Probe lands on anotherMarch 1, 1966 USSR Venera 3 planet - Venus In-orbit rendezvous andMarch 16, 1966 USA-NASA Gemini 8 dockingDecember 24, 1968 Manned Lunar orbit USA-NASA Apollo 8July 20, 1969 Human on the Moon USA-NASA Apollo 11April 23, 1971 Space station USSR Salyut 1 Satellite orbits anotherNovember 14, 1971 USA-NASA Mariner 9 planet -Mars GeostationarycommunicatioNovember 9, 1972 Canada-BCE Anik A1 ns satelliteJuly 15, 1975 First U.S.-USSR joint mission USSR USA-NASA Apollo-Soyuz Test Project
• The Space Race sparked unprecedented increases in spending on education and pure research, which accelerated scientific advancements and led to beneficial spin-off technologies. An unforeseen effect was that the Space Race contributed to the birth of the environmental movement; the first color pictures of Earth taken from deep space were used as icons by the movement to show the planet as a fragile "blue marble" surrounded by the blackness of space.
Advances in technology and educationTechnology—especially in aerospace engineering, electronics and telecommunicati onfields—advanced greatly during this period. However, the effects of the Space Race went far beyond rocketry, physics, and astronomy. "Space age technology" extended to fields as diverse as home economics and forest defoliation studies, and the push to win the race changed the very nature of science education.
• American concerns that they had fallen behind the Soviet Union in the race to space led quickly to a push by legislators and educators for greater emphasis on mathematics and the physical sciences in American schools. The United States National Defense Education Act of 1958 increased funding for these goals from childhood education through the post-graduate level. To this day over 1,200 American high schools retain their own planetarium installations, a situation unparalleled in any other country and a direct consequence of the Space Race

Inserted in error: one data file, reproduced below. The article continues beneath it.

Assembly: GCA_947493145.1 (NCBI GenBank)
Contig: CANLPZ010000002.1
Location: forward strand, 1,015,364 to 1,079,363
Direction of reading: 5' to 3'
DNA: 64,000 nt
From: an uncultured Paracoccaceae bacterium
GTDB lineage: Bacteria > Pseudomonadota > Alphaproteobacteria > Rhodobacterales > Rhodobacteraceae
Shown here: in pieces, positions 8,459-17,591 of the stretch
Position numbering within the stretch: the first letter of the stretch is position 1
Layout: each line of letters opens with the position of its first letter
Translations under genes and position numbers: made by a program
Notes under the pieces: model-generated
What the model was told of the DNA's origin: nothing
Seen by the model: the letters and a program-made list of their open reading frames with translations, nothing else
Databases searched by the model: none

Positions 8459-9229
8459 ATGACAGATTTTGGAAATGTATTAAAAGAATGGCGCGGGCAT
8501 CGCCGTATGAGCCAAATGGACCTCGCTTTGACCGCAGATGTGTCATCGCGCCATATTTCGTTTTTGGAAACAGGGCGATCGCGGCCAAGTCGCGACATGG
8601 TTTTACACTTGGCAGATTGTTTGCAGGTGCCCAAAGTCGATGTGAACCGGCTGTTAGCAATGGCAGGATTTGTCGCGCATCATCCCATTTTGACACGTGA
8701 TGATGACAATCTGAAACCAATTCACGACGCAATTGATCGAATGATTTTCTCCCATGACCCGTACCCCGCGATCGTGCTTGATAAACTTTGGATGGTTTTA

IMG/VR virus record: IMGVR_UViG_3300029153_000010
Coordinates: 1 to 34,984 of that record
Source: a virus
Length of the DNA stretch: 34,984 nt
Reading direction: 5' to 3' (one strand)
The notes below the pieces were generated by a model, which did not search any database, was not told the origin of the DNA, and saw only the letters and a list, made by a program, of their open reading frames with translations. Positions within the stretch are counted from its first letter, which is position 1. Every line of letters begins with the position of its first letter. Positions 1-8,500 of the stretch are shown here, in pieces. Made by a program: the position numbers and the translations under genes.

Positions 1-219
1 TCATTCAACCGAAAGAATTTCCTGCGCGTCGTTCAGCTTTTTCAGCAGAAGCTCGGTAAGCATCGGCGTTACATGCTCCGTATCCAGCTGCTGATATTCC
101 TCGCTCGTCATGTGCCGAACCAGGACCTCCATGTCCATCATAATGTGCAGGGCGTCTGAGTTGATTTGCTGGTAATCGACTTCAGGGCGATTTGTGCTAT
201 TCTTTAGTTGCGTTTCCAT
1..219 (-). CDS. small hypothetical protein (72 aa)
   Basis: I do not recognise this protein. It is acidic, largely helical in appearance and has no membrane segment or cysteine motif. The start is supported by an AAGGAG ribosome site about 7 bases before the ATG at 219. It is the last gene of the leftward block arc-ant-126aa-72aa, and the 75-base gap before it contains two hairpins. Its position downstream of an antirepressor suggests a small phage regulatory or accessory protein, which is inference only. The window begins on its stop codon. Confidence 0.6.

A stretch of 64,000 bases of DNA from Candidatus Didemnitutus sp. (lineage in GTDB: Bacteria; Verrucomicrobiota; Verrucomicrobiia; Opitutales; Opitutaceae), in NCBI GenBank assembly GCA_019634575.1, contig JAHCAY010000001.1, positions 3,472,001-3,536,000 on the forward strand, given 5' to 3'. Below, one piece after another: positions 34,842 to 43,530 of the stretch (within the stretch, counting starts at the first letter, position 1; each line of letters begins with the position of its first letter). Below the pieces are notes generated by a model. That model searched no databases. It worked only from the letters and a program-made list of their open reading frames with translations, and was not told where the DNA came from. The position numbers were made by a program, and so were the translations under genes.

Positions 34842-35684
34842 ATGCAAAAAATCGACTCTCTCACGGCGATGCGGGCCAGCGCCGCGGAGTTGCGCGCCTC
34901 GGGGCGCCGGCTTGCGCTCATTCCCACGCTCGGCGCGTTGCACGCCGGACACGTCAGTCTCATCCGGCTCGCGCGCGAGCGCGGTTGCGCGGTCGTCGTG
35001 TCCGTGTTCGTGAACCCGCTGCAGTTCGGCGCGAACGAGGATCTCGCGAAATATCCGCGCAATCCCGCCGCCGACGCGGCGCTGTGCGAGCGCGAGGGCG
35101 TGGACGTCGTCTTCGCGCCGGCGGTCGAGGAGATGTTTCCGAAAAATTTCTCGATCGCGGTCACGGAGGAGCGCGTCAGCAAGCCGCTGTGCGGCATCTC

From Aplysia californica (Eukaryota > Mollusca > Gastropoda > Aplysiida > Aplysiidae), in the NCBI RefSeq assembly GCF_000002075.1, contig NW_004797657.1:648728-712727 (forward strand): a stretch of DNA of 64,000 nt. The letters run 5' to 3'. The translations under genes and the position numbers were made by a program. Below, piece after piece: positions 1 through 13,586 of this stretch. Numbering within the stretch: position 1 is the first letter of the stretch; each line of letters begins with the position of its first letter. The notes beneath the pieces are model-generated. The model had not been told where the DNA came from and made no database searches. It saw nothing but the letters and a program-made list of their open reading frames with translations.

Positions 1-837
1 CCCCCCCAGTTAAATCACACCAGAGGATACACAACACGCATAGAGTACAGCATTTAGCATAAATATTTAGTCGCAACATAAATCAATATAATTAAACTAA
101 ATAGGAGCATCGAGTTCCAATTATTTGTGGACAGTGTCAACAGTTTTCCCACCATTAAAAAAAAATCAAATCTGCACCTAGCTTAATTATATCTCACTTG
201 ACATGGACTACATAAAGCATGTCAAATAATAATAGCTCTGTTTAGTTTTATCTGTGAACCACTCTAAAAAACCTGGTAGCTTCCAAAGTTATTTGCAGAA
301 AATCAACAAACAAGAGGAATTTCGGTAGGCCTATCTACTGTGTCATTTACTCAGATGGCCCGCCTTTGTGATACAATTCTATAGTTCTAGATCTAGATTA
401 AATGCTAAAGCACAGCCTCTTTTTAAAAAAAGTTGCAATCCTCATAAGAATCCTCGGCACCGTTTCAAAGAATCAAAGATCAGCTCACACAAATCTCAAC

Today over a thousand artificial satellites orbit earth, relaying communications data around the planet and facilitating remote sensing of data on weather, vegetation, and human movements for the nations who employ them. In addition, much of the micro-technology that fuels everyday activities, from time-keeping to enjoying music, derives from research initially driven by the Space Race.
The Environment• An unintended consequence of the Space Race is that it facilitated the environmental movement, as this was the first time in history that humans could see their home-world as it really appears-–the first color pictures from space showed a fragile blue planet bordered by the blackness of space.• Pictures such as Apollo 8s Earthrise, which showed a crescent Earth peeking over the lunar surface, and Apollo 17s The Blue Marble, which for the first-time-ever showed a full circular earth, became iconic to the environmental movement.• The first Earth Day was partially triggered by the Apollo 8 photo. Astronauts returning from space missions also commented on how fragile the Earth looked from space, further fueling calls for better stewardship of the only home humans have—for now.